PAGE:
MH:         –
K:            within the ordinance of time
MH:         –
K:            I was in Berlin the day the Russians entered for some
reason I’m reminded of this now, they torched a
whorehouse next to the zoo and you know the only image I
cannot erase from my memory of war is tigers bears
stags elephants roaming the Ku’damm some of them on fire
MH:         –
K:            look it’s snowing
MH:       (looks)
K:            good thing we’re sheltered here
MH:       (brief sound)
K:            I love that blue colour how it flows out and mingles with the
evening
MH:         –
K:            as if a vein had been opened high up
MH:        –
K:            why don’t you take the shorter way home

(exit MH)

K:             I saw a singed baboon sitting on a park bench drinking a
bottle of India ink

(snows briefly, blackout)

K:             there was no shorter way home

(lights up and brief theme music, K holds up placard LA CHATTE PROSECUTED FOR COLLABORATION WITH GERMANS PARIS 1945, enter LC)

K:            you don’t like questions
LC:          no
K:            how about subject headings
LC:          go ahead
K:            danger
LC:          I found even as a child a thrill in danger
K:            the Resistance
LC:          I who had never read a spy story in my life
K:            errors
LC:          even small errors could be fatal
K:            meals
LC:          I ate meals before a mirror to feel less lonely
K:            cat
LC:          I was called la chatte perhaps for my fluid movements
K:            Bleicher
LC:          Bleicher offered me six thousand francs a month
K:            pâté
LC:          pâté with champagne was how Bleicher celebrated
rounding up all the agents in my agenda
K:            father
LC:          father remained silent
K:            mother
LC:          mother screamed
K:            villa
LC:          coming and going from the villa I met gazes of hatred
K:            sex
LC:          sex was purely animal and it weighed against me at the trial
K:            trial
LC:          people who condemned me never knew me
K:            facts
LC:          in my deposition I have shortened them but retained all the
actual facts
K:            épuration
LC:         ‘cleansing’ was for working-class women not Coco Chanel
you notice
K:            Coco
LC:          got her name because she gave pretty good coke parties
this was before the war, Nazis didn’t care much for drugs
K:            lawyers
LC:          any fool can defend an innocent person takes talent to save
a guilty one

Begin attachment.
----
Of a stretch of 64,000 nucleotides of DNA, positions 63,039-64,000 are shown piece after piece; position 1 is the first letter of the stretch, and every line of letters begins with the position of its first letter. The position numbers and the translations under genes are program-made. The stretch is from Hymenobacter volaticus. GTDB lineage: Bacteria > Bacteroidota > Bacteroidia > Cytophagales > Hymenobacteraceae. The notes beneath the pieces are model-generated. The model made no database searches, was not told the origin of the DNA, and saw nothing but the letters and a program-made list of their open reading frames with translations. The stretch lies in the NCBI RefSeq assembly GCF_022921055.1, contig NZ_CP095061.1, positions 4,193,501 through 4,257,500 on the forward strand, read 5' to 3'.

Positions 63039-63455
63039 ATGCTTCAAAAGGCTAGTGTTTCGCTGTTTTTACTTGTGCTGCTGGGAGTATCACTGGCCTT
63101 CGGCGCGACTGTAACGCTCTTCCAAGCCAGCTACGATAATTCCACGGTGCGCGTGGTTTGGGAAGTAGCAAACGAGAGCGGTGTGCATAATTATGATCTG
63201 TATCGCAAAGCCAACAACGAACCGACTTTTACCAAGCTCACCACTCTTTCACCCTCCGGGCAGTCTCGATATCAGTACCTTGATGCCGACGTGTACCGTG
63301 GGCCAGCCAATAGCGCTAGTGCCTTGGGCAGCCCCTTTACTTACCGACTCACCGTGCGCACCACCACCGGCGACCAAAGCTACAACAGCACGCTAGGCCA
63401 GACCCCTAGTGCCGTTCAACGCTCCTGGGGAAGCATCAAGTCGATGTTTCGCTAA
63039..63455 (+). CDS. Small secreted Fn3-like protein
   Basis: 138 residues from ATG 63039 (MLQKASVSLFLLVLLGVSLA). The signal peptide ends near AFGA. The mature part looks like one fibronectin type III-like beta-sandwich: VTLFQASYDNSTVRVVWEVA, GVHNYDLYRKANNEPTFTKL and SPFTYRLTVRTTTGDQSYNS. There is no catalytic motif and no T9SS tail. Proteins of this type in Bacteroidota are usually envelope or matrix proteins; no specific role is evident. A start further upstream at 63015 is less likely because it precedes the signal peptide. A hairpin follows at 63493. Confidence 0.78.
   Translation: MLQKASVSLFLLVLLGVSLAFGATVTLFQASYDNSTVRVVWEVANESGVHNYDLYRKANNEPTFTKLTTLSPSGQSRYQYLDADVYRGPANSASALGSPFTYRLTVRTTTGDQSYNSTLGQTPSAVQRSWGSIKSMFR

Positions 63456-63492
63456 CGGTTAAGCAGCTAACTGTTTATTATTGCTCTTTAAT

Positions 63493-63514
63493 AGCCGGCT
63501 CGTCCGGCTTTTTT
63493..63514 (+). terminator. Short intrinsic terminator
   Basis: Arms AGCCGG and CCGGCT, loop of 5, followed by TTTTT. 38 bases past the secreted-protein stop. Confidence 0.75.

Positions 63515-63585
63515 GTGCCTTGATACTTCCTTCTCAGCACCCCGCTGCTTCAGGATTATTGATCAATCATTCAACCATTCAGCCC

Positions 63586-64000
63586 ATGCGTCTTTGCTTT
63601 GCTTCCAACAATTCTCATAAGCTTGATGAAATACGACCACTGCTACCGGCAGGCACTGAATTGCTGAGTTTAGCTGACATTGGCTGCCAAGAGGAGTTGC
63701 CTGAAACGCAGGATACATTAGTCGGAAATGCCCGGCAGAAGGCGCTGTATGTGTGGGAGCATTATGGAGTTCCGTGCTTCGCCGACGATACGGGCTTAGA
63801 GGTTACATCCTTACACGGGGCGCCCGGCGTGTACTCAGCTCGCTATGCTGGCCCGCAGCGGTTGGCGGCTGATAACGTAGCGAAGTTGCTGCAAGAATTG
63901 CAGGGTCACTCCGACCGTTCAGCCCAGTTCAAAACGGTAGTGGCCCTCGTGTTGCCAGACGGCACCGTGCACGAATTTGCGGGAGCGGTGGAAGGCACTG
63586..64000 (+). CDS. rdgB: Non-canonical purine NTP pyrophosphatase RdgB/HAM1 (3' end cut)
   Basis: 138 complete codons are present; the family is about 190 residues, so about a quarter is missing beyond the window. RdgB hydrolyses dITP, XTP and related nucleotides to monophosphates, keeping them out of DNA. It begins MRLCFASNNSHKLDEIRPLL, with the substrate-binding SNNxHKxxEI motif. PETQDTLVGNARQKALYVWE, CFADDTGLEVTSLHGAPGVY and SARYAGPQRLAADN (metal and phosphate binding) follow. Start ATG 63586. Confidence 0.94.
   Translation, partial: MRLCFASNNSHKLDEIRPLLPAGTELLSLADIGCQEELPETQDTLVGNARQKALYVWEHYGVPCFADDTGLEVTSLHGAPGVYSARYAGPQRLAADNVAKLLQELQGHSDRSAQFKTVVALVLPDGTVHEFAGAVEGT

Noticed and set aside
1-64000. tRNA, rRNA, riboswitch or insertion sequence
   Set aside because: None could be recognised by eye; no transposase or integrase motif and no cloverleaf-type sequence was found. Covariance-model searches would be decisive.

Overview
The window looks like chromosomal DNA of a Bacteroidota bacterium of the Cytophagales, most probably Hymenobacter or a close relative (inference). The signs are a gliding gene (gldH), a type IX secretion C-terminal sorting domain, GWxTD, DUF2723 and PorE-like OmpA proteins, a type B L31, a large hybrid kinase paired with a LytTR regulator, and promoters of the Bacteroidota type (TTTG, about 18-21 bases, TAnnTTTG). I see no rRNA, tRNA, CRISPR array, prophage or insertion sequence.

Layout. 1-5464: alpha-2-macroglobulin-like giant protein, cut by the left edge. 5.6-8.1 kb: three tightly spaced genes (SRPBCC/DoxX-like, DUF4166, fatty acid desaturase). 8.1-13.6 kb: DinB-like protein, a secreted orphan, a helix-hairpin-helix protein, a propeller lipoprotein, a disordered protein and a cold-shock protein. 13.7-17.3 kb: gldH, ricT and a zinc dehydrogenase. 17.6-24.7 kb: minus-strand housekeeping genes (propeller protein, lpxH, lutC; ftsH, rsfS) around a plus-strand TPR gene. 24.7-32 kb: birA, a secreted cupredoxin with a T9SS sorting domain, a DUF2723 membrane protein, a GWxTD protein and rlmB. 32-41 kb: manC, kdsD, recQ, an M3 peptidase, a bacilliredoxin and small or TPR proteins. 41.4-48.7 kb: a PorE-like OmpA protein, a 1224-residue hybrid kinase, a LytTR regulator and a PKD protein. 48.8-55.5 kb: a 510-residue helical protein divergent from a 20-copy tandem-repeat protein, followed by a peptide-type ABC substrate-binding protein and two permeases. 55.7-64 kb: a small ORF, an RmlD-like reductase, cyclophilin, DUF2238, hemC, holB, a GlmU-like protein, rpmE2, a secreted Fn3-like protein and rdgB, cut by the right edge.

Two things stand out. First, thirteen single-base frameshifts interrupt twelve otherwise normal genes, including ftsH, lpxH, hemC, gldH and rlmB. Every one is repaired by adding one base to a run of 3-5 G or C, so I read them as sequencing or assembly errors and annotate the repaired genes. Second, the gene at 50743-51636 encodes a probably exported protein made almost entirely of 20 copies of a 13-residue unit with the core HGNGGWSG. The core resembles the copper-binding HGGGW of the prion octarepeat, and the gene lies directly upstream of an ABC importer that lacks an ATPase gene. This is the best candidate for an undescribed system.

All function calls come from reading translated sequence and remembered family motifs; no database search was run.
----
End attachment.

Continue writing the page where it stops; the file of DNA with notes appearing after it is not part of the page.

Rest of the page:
K:            last words
LC:          I had some ready
K:            last minute
LC:          why de Gaulle came through who knows
K:            guilt
LC:          one is subtle or one isn’t

(K holds up placard GHOST, enter G partly backwards)

K:            can you turn around
G:            no (turns partly)
K:            is it your birthday
G:           shreds
K:           are you awake, asleep, do you sleep
G:           how could I lose the address
K:           you smell like stone
G:           can you, what it how it how you learned to see it, as,
something visible to or this object do they
K:           first day of school you mean
G:           they, shivering frail slow to a standstill around no you’re no,
more little dear no more closing the back of your out you go into
K:           into what
G:           I forget everyone forgets there’s no way not to, hear that
green snap this, what out is
K:           how did you die
G:           suicide
K:           I’m sorry
G:           I’m in the pines one day the sunrise falls out of the sky was
that sin
K:           oh no that wasn’t sin
G:           the rule I remember is no one can do both of both things
but they must have been okay to do, it will be lingering in
their mind the bruise of thinking how both, that both
K:           you seem to be sinking or scattering or
G:           I have no jokes I don’t like jokes
K:           I’m not joking
G:           don’t mean you
K:           ah
G:           night is hard on the lambs
K:           have you no rest
G:           you know it will end without anyone being free
K:           what’s that sound
G:           everything in me falling
K:           is there wisdom
G:           A=A
K:           what remains of all the misery
G:           something mechanical
K:           don’t go
G:           did you ever sing

(blackout which continues, snow continues)

(K and all guests in unison out of the dark whisper yes)

(blackout continues, snow continues, actors exit, light up on K’s chair with his shape left in snow)

 

 

Photograph © NBC / Getty Images


Grandma and Me
The Mast Year